10 Mental Tips To Focus on Goals and Achieve Fitness Success

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How do professional Olympic athletes do it, anyway? They exercise day after day, sometimes even two or three times a day. What drives them to keep trying? I assume you, like me, are not a professional or Olympic athlete, nor do you have the desire to be one. It is hard enough to keep on a fitness routine for good health. How can you stay on track with your fitness and achieve a lifetime of fitness success? Here are 10 mental strategies athletes use, and will help you to a life-long journey of fitness success.

#1. Decide on your goal. If you’re not sure what your goal is, ask yourself “Why do I want to take time to exercise?” Is it because you “have to” or because you “want to”? Find a personal reason that rings an emotional bell. If you can’t pull your mind and emotions in line with your goal, it won’t be achieved.

#2. Find an inspiration. If you keep one eye on someone you admire it is much easier to stay on course. Keep picturing their success and follow their strategy. A successful person’s way of achieving success may be your key to success as well.

#3. Visualize your objective. See yourself exactly as you want your outcome to be. Olympic athletes picture themselves on the podium with a medal every time they practice their sport. If you want to lose weight, picture yourself at that ideal weight. If you want to run a marathon, picture yourself at the finish line.

#4. Encourage yourself. Winners don’t talk down to themselves, but build themselves up. If you want to be successful, give yourself the acknowledgment that your goal is not only possible, it’s inevitable. Many say that they will try to succeed at something only if obstacles, such as time or money, won’t get in their way. They’ve already given themselves a reason to fail. People who say they will succeed regardless of obstacles are the winners.

#5. Don’t quit. It is easy to quit, but success doesn’t come to those who quit. Even if your fitness routine seems too routine, or maybe even too hard, adjust it. Time, place and activities can be changed, but once you quit, you lose your momentum, and it’s only that much harder to begin again.

#6. Overcome your fear. Define why you haven’t been on a good fitness routine until now. Is fear one of those reasons? Is it fear of failing? Fear of uncertainty? Fitness is not something you can fail; unless you don’t do it at all. Even a little effort means you’ve succeeded. Start with something you feel comfortable with, and progress from there. Even walking around the block can be viewed as a fitness success; you succeeded by making the choice to get into action and not bail.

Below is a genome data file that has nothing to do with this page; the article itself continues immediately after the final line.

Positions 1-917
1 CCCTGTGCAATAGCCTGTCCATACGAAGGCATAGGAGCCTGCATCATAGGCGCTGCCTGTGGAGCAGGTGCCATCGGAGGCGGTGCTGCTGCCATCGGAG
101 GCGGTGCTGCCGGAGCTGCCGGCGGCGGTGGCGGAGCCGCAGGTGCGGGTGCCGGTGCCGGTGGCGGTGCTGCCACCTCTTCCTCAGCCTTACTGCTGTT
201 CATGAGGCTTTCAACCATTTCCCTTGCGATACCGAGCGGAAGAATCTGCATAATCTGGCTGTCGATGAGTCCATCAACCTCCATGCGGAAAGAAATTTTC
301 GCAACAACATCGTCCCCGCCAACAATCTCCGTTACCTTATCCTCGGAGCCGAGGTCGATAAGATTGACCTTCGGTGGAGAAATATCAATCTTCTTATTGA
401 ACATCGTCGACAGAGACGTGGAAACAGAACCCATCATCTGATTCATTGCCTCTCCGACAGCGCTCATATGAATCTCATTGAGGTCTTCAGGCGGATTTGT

#7. Get some feedback. If you can measure your success, whether in pounds or in how you feel, you’re more likely to continue. Journal your activities, and write how you feel both physically and mentally. You may want to include a weight every other week, or take your blood pressure now and then. Looking back in your journal will be an inspiration to keep with your routine. It’s hard to see progress when you’re knee-deep in the trenches, but if you remember where you came from, you’ll be inspired by your own actions and results.

#8. Have a support team. Cheerleader’s purpose is to keep a team motivated, and can even make a big difference in a professional game. Why not have your own? Mention what you’re doing to a few key people in your life. If they have a positive reaction to it, include them in your special group of cheerleaders. Report your progress to them, and if you feel discouraged talk to them about it. This special team of yours may be just what you need to work through frustration or boredom. While you’re at it, why not be a cheerleader to someone else?

#9. Maximize your opportunities. It may take some thinking outside of the box, but look for ways to stay fit in every day living situations. Walk or ride your bike whenever possible. Stretch while you’re watching television, or buy a fitness ball to sit on at your desk. Look at your world as an opportunity to get stronger, and be creative. This will allow fitness to be a natural part of your day, and will no longer seem foreign and overwhelming.

#10. Knowledge + Action = Achievement. If you want to achieve a lifetime of fitness, you only need two things: the clarity of mind to know you need to keep active and the get-up-and-go to “just do it”. One without the other will get you nowhere. And if you’re reading this article, you’re not the kind that is content with status quo.

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About Author

Alice Burron

Alice is determined to motivate kids and adults to get fit and healthy. An M.S. graduate from the University of Wyoming in Physical Education with an emphasis in Exercise Physiology, Alice has more than 15 years of experience as a Personal Trainer. See my profile page for more information!

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